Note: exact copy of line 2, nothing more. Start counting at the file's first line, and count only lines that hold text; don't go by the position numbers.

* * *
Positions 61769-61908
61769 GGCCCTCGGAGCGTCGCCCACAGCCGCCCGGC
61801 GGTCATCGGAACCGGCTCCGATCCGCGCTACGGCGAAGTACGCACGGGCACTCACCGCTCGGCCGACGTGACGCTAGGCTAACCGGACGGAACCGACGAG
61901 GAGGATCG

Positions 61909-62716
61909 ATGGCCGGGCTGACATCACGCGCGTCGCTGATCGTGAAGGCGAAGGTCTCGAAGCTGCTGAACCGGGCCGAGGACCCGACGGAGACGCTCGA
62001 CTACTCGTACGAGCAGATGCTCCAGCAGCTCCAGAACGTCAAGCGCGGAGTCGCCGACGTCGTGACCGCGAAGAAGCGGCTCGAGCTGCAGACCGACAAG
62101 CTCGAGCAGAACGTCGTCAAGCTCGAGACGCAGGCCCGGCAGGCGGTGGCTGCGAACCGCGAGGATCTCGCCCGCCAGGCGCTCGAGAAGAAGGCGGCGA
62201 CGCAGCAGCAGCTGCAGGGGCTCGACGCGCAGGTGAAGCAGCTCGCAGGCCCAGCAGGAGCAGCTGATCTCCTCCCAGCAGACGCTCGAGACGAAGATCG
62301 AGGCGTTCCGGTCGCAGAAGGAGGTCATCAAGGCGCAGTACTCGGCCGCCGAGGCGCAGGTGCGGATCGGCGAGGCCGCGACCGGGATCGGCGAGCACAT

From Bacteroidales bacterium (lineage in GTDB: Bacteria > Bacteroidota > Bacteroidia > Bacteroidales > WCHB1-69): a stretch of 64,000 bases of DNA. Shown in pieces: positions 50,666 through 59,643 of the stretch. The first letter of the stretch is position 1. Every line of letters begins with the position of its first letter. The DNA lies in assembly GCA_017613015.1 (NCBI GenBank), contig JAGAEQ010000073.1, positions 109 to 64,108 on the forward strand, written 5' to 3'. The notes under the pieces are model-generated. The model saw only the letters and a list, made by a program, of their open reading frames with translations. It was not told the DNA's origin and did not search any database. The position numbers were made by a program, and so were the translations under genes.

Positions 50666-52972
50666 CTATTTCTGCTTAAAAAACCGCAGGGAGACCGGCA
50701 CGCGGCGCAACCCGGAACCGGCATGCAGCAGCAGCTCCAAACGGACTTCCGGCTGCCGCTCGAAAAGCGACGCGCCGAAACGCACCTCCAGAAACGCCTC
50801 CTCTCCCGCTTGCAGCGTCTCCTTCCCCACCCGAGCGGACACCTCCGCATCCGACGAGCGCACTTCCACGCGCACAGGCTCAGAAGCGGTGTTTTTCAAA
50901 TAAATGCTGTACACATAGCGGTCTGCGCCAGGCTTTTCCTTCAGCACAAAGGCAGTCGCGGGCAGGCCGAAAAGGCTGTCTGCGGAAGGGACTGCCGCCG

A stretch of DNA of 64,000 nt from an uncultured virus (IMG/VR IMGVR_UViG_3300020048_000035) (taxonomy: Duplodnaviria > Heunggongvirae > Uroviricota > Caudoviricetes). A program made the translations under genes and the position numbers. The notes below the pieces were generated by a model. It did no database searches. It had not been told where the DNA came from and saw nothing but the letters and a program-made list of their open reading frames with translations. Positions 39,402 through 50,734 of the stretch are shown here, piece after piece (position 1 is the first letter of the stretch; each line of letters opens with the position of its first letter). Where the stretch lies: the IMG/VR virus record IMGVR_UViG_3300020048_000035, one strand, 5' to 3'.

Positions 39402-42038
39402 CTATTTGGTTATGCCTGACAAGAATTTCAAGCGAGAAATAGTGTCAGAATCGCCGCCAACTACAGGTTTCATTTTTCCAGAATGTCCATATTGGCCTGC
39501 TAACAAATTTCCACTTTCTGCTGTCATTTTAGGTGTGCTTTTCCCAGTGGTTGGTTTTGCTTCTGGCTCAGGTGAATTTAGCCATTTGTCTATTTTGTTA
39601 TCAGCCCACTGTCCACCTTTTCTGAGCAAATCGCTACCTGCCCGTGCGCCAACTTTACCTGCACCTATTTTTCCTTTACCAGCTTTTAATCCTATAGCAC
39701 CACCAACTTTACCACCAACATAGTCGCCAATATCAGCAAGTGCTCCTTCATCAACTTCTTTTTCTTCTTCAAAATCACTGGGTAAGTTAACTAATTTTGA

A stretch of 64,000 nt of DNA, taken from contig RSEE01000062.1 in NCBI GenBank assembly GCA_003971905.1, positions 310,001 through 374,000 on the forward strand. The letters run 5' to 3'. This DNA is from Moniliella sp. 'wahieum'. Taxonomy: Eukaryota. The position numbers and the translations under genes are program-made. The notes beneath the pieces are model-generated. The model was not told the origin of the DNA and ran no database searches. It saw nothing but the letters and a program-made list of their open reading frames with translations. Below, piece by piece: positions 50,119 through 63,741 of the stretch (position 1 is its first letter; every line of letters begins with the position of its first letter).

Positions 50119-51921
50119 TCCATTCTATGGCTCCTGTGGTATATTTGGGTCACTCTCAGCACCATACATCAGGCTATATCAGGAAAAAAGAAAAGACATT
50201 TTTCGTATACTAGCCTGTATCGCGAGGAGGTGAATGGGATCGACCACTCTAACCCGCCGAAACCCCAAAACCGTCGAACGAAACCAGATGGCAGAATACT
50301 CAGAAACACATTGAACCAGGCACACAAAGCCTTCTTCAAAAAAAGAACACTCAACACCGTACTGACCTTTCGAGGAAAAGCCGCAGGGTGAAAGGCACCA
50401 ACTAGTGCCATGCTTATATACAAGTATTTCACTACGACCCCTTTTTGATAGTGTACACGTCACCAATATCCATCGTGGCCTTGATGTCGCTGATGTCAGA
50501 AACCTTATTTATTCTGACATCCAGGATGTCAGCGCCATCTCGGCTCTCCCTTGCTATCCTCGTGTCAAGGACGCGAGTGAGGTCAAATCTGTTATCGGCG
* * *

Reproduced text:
61769 GGCCCTCGGAGCGTCGCCCACAGCCGCCCGGC